1984 Honda XLV750R

In Dual-Sport, Japan by Abhi0 Comments

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Honda has a fairly illustrious history of big dualies – the Africa Twin, Varadero, Big Red Pig, Transalp…the list goes on. Yet the family lineage goes back to a bike that not many people know about – the XLV750R. It was not a commercial success, and less than 10,000 were built between 1983 and 1986. As such, parts availability nowadays is limited so you’d be better off riding this as a novelty instead of a viable option for long distance exploring.

I normally enjoy the typically goofy styling of big adventure bikes, but this bike just looks awkward to me – particularly in the shape of the tank and the red coating the engine and wheel hubs. The air scoops are designed to help keep the rear cylinder of the V-Twin motor cool, helping the 749cc unit produced 61 horsepower and 51 pound feet of torque. Power was sent through a five-speed transmission to a shaft final drive. Wet weight was a portly 484 pounds – compare that to a R80GS of the same production year, which weighed 410 pounds wet. Despite all this, Honda bizarrely chose to have the press launch of this bike at a motocross track in Ibiza, Spain. Testers were quickly able to find the limits of the bike, as shown by the photo below, taken from a later review of the bike by Motorrad magazine where they compared it with the R80G/S. You’ll have to know German to understand the text, but the title of “Elefantentreffen” probably gives you an idea of the overall message.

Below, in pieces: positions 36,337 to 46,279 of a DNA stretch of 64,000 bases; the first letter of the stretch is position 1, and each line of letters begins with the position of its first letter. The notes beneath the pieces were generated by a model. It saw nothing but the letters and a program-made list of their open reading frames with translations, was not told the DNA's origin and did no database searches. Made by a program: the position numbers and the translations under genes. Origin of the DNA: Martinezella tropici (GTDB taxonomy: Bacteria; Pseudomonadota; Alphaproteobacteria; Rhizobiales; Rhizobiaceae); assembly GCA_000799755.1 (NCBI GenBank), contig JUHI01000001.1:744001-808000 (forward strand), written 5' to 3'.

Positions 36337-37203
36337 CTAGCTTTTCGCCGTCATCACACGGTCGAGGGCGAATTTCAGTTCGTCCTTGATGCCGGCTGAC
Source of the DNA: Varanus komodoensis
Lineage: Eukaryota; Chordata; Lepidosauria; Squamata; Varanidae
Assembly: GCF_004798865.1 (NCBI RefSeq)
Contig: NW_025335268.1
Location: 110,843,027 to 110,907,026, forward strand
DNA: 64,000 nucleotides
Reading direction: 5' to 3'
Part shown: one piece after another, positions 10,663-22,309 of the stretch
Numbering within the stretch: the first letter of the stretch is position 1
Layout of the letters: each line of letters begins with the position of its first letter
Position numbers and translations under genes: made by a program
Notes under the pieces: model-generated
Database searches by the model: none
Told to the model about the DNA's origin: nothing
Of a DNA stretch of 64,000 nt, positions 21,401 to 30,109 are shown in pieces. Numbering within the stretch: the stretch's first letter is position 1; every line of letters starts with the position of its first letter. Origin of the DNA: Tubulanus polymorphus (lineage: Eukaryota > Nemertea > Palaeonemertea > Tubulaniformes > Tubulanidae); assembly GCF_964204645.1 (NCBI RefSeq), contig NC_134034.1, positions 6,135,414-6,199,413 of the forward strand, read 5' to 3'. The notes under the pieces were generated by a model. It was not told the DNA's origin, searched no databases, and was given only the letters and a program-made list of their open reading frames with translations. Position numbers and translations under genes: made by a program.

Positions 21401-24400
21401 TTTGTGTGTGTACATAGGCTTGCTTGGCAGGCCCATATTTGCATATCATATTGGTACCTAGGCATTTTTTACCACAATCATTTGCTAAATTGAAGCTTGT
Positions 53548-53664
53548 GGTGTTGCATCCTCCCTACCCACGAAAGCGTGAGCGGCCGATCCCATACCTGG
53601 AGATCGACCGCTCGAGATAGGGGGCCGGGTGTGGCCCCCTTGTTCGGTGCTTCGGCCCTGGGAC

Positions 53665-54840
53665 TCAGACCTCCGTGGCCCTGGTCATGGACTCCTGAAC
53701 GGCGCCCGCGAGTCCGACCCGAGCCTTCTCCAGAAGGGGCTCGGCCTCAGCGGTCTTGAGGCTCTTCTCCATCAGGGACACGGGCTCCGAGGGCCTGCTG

Photo from http://www.xlv750.de/html/motorrad_08-1983.html (hopefully you can understand German)

Still, the XLV had some positives: shaft drive plus hydraulic valve tappets meant the drivetrain required little maintenance, and it had some advanced features like dry sump lubrication with oil-in-frame and three valves/two spark plugs per cylinder. Plus, they’re unique as hell and nearly impossible to find in the US because they were never officially sold here. So if you want to make your GS-riding buddies feel like they’re riding common bikes that don’t stand out, here’s an option.

This bike shows 20,878 miles on the odometer but it’s got new electronics and a modern rear shock with stiffer springs. The seller mentions that he has some spare parts but doesn’t go into many details beyond that. I see an aftermarket windscreen, trunk, crash bars, and fog lights. The exhaust also does not look to be stock but I’m unable to identify it beyond that. Find this XLV for sale in Bellaire, Texas here on Desert Pistons for $8,500.

This bike-uriousity brought to you by Michael H!

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